Document AI incidents
Since its inception, AIID has collected information on more than 1,000 AI incidents from the media and publicly available sources. Fairness issues are the most common AI incidents reported to AIID, especially in cases where governments are using a smart system, e.g. B. Face recognition programs. “We’re also seeing increasing incidents involving robotics,” says McGregor.
There are hundreds of other incidents currently being reviewed and added to the AI Incident Database, McGregor. “Unfortunately, I don’t think there will be a shortage of new incidents,” he says.
Visitors can query the database for incidents based on the source, author, submitter, incident ID or keywords. For example, a search for “translation” reveals that there are 42 reports of AI incidents involving machine translation. You can then further filter the research based on other criteria.
Using the AI Incident Database
A consolidated database of incidents involving AI systems can serve various purposes in the research, development and deployment of AI systems.
For example, when a product manager evaluates the addition of an AI-powered recommendation system to an application, they can review 13 reports and 10 incidents in which such systems have harmed people. This helps the product manager set the right requirements for the role his team is developing.
Other executives can use the AI Incident Database to make better decisions. For example, risk officers can query the database for possible damage caused by the use of machine translation systems and develop the right measures to reduce risk.
Engineers can use the database to find out what potential damage their AI systems can cause when used in the real world. And researchers can use it as a source of citations in articles on the fairness and safety of AI systems.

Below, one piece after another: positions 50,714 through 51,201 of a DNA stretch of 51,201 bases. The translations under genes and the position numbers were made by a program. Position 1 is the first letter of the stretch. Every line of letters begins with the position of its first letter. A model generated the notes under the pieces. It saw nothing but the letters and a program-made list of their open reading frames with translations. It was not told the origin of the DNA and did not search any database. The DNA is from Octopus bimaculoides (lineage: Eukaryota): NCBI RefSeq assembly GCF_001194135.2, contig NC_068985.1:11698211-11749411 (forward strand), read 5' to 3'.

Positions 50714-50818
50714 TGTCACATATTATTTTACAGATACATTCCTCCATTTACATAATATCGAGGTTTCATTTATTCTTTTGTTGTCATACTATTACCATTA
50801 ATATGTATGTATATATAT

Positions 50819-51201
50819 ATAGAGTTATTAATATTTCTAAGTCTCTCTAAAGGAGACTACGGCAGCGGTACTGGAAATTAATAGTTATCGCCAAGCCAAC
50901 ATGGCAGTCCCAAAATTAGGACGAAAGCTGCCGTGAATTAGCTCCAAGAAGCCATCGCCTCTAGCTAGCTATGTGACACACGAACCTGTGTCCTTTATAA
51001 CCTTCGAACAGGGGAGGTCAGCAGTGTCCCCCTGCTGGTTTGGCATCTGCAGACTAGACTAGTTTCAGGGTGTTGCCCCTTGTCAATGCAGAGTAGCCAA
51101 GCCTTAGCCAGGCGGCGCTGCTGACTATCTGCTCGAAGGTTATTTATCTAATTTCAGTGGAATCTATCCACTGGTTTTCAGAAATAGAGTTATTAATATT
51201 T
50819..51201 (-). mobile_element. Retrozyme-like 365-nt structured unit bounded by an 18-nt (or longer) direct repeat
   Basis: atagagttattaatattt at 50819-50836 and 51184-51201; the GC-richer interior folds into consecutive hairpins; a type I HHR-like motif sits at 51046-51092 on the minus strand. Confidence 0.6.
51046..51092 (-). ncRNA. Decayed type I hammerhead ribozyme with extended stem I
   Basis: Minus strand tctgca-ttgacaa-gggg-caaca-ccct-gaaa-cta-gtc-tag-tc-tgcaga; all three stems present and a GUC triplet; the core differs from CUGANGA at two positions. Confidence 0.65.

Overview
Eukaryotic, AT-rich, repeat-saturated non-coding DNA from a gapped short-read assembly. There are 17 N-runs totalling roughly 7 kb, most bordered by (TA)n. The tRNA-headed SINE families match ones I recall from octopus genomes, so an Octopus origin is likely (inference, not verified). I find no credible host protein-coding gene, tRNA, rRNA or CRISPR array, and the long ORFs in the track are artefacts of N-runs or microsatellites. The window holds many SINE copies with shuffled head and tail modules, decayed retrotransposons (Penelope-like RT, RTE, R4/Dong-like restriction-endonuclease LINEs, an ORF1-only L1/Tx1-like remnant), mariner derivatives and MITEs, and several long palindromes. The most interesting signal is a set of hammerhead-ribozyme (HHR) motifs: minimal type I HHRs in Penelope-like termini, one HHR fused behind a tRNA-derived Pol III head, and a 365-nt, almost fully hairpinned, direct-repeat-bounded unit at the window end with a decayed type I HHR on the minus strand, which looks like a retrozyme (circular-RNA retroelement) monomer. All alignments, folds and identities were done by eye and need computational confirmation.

Finally, the growing database of incidents can prove to be an important warning for companies that implement AI algorithms in their applications. “Tech companies are known for their penchant for acting quickly without evaluating any potential bad results. When bad results are enumerated and shared, it becomes impossible to proceed unaware of the damage, ”says McGregor.
The AI Incident Database is based on a flexible architecture that allows various applications to be developed to query the database and obtain other insights such as key terminology and contributors. In an article presented at the 33rd Annual Conference on Innovative Artificial Intelligence Applications (IAAI-21), McGregor discussed the full details of the architecture. AIID is also one Open source project on GitHub where the community can help improve and expand its functions.
With a solid database, McGregor is now working with Partnership on AI to develop a flexible taxonomy for classifying AI incidents. In the future, the AIID team hopes to expand the system to automate the monitoring of AI incidents.
“The AI community has started sharing event records to motivate changes to their products, control procedures, and research programs,” says McGregor. “The website was launched in November so we’re just beginning to see the benefits of the system.”
This article was originally published by Ben Dickson on TechTalks, a publication that examines technology trends, how they affect the way we live and do business, and what problems they solve. But we also discuss the evil side of technology, the darker effects of the new technology, and what to look out for. You can read the original article here.
Published on January 23, 2021 – 10:00 UTC